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5 Myths about College

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The school year is half over and high school seniors are beginning to look forward to graduation, a summer of freedom and they are starting to fill out college applications. College freshmen, on the other hand are likely recovering from their first round of finals and the reality of college life is beginning to settle in.

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									5 Myths about College

The school year is half over and high school seniors are beginning to look forward to graduation, a
summer of freedom and they are starting to fill out college applications. College freshmen, on the other
hand are likely recovering from their first round of finals and the reality of college life is beginning to
settle in.

Movies, the media, older siblings, and urban myth have, throughout the years perpetuated a variety of
myths surrounding the college lifestyle. Additionally, changing cultural trends have shifted the
traditional college experience to include some things that simply didn’t exist even 10 years ago. Below
are 5 common myths and the truth behind them.

The “Freshman 15”
This myth may have held more truth a couple of decades ago when high fat, carb loaded, super
processed foods were the main dish on every dining plan. These days the emphasis on healthy,
nutritious food means that even your dining plan has the variety that you need to eat right. Many
schools also provide gym discounts or give students free access to exercise equipment and facilities.


Greek Life = Party Life
This myth has been made infamous by the movies and media. Images of togas
and bottle blonde soon-to-be Stepford Wives dance through our heads when we
think about fraternities and sororities. While the frat life may not be entirely
untrue, the constant party is definitely a myth. Most Greek houses are founded
and run on principles like academics, philanthropy, entrepreneurship, and
service.


Don’t Go Undeclared!
Many first year students feel pressure to declare a major and figure out what to do with their life. The
thing is, most students have not even discovered the thing that they will want to spend the rest of their
life pursuing. Instead of declaring a major immediately, get your core classes out of the way and explore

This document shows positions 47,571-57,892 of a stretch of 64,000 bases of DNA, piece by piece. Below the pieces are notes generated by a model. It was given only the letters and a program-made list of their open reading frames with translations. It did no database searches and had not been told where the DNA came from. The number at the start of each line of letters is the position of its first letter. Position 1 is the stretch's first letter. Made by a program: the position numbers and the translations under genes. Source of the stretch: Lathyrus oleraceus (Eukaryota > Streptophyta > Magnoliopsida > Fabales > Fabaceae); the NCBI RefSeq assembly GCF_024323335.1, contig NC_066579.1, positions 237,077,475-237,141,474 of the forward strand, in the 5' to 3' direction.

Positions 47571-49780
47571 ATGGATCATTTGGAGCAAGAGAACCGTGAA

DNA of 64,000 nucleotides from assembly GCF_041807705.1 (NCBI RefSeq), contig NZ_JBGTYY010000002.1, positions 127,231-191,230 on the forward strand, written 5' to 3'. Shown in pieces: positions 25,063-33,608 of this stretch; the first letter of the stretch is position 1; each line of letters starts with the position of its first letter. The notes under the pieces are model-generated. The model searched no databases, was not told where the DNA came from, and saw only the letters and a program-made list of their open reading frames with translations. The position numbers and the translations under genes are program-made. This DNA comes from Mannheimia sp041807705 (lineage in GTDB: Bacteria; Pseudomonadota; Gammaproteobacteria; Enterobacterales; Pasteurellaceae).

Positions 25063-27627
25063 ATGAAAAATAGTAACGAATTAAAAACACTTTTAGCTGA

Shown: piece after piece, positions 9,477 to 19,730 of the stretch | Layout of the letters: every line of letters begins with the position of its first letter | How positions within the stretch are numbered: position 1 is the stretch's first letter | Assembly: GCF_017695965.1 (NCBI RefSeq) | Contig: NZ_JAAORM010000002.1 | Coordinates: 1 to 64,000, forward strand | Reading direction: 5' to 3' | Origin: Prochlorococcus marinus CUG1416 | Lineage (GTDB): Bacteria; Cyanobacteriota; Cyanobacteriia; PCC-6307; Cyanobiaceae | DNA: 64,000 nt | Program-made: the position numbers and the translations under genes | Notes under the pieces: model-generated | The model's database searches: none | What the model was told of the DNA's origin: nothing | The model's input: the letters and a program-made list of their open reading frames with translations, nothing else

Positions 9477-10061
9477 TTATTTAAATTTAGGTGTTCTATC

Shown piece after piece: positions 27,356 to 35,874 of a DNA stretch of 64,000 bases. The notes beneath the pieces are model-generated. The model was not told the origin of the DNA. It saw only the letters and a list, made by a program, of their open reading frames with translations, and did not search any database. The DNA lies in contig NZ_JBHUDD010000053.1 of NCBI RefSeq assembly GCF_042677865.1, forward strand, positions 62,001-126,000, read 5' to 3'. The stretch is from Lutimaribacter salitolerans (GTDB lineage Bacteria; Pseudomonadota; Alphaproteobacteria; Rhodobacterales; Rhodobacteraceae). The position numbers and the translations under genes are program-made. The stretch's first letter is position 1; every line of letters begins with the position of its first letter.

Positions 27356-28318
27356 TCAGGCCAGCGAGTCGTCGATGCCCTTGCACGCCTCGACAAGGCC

your options as you go. This way you won’t lose credits by changing majors, and you’ll be much more
confident in your choice and more likely to stick with it.


Good grades mean non-stop studying and no social life.
This is one of the biggest and most overwhelming myths out there. College is
hard because you are learning to manage your own life for the first time, but
with a little time management, consistency, and dedication, you can get
good grades, minimize study time, and enjoy a full social calendar. Creating
dedicated time and space for studying every day allows you to prepare for
tests instead of cram and pace yourself without being overwhelmed.
“I have to do this on my own” or “Mom & Dad can bail me out if I need it.”
Neither one of these should be the standard method of operation for any college student. While mom
and dad are a helpful safety net, college is and should be about you learning what it means to be an
independent adult. That being said, you don’t have to do it all on your own. Seek out professors,
advisors, and students who can mentor you both academically and personally and build a network of
people on whom you can rely and place your trust.

These are not the only myths about college that exist, though they may be among the most common.
Whether you’re pursuing a business administration degree, a degree in dance, or you are just starting
and have no idea what you want to do, understanding these myths can give you a huge advantage as
you pursue a college degree.

Photo Credit: Wikimedia, 3.bp.blogspot.com

								
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